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Recommend high CBD, low THC products to marijuana-using patients with psychosis


 

AT IPS 2017

 

– Marijuana and psychosis don’t mix, according to Erica Rapp, MD, an assistant professor of psychiatry at the University of Colorado Anschutz Medical Campus, Aurora.

Regular use is associated with increased positive psychotic symptoms, a wide-range of poor psycho-social outcomes, reduced medication adherence, and a higher rate of relapse that’s not entirely explained by reduced adherence. One study even found an increased risk of suicide, she said at the American Psychiatric Association’s Institute on Psychiatric Services meeting.

Dr. Erica Rapp
Although patients with psychosis have higher rates of marijuana use disorders, it’s no longer thought to be due to self-medicating. A small portion do say that they use to relieve psychotic symptoms or medication side effects, and patients with psychosis are a bit more likely than others to say they use to relieve anxiety, boredom, and other dysphorias, but by and large, they report using marijuana for the same reasons that other people do: they like it, and it helps with social situations.

Epidemiological studies, meanwhile, have found a “robust” association between regular marijuana use and an increased risk of schizophrenia, about two-times higher in the general population and about four-times higher in people who are predisposed to psychosis. It’s possible that marijuana doesn’t actually increase the rate of psychotic disorders, but just makes them come on sooner. “While that is almost certainly true, it doesn’t exclude the overall increased risk,” Dr. Rapp said.

Researchers are working to unravel the cross-talk between marijuana and psychosis. It seems that with heavy, regular use, you “are basically loading your brain with dopamine; [perhaps] people become more sensitized to dopamine-induced perceptual and cognitive problems,” she said.

“Luckily, if we can get people to stop use early in the course of their psychotic illness, they do much better. There are improvements in mood, anxiety, positive psychotic symptoms, medication adherence, and global functioning,” she said.

It’s not easy to get people to stop, however.

The notion of “marijuana as a potent cause of schizophrenia ... is something that users do not like to hear.” Many consider marijuana “a medicine, and that if they smoke it, they are going to be healthier. If you suggest that” marijuana might do “some bad things in addition to all the great things they think it’s doing, they immediately think you are a narc, and shut down. It’s hard to have an open conversion,” Dr. Rapp said.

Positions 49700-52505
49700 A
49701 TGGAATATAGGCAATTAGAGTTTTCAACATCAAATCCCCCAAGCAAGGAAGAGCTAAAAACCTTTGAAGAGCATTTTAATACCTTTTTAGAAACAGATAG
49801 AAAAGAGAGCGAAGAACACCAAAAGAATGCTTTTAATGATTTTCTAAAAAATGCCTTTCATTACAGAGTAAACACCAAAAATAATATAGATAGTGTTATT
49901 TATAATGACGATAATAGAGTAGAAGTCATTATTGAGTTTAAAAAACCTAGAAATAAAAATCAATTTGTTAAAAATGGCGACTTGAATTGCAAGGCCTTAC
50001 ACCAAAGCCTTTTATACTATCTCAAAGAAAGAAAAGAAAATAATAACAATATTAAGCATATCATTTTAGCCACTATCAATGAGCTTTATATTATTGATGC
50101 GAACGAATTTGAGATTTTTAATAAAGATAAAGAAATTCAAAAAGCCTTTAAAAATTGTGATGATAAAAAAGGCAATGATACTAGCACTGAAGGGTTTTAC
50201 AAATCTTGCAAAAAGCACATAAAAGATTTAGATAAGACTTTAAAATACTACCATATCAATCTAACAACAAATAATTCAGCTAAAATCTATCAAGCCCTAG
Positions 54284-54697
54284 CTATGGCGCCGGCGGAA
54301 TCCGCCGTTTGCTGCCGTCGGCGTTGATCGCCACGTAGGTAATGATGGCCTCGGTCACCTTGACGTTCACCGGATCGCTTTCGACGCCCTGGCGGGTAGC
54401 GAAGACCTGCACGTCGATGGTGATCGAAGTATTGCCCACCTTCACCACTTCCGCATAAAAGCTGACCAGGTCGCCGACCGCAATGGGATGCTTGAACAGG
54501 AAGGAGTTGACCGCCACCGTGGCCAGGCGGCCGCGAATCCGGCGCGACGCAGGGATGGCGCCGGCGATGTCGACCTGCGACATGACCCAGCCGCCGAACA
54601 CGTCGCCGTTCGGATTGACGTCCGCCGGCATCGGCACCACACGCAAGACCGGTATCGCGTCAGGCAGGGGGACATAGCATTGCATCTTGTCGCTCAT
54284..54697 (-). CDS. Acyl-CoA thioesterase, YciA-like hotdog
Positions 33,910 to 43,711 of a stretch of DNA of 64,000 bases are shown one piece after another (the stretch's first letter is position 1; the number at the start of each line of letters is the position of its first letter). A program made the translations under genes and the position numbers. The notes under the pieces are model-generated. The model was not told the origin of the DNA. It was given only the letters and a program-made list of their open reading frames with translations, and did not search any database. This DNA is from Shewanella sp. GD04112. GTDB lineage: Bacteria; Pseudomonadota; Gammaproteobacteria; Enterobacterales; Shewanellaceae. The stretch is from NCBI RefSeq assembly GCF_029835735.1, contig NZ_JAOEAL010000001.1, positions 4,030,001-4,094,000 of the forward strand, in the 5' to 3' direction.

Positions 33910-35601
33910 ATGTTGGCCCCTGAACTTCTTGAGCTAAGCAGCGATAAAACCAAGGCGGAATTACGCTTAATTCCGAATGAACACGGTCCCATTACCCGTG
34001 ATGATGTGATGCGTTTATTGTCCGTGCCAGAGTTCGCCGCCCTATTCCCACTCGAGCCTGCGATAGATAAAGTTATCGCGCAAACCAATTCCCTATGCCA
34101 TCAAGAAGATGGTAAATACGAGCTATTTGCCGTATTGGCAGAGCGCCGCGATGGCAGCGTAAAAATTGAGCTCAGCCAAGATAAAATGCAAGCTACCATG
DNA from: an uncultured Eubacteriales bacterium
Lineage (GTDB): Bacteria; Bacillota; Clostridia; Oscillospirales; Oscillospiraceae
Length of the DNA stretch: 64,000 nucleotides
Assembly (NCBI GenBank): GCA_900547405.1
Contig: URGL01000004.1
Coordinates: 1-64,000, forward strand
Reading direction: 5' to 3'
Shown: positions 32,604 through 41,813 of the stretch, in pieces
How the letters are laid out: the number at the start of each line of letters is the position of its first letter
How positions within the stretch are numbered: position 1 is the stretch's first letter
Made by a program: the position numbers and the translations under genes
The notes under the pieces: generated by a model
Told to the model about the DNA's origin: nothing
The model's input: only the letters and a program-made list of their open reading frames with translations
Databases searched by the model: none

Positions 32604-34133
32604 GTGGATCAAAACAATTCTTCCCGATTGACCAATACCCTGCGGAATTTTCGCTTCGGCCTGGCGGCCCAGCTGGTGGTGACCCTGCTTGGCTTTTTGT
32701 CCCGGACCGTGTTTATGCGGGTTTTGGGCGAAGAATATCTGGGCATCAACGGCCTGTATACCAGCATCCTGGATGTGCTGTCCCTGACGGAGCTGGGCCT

At this point, it seems that it’s the tetrahydrocannabinol (THC) in marijuana that causes problems for people who have or who are prone to psychosis, and that it’s the cannabidiol (CBD) component that’s responsible for the therapeutic effects. CBD appears to be a dopamine D2 receptor antagonist, and some small pilot studies have found anti-psychotic effects. “CBD actually has some potential as a treatment” for psychosis, especially for negative symptoms, she said.

So, when abstinence isn’t an option, “I try to steer people towards CBD, rather than THC. Labels in dispensaries tell you what the THC and CBD content are. Those can be really unreliable, but it’s something.” Staff can point out high CBD products. “I also usually caution against smoking. I tell people that smoking anything has bad effects on your health,” she said. Edibles are among the many alternative formulations.

Patients who are truly interested in therapeutic benefits appreciate the message. “If they say, ‘oh, that doesn’t sound like fun,’ it tells me they are really looking for the psychoactive THC high,” she said.

Dr. Rapp did not have any industry disclosures.
 
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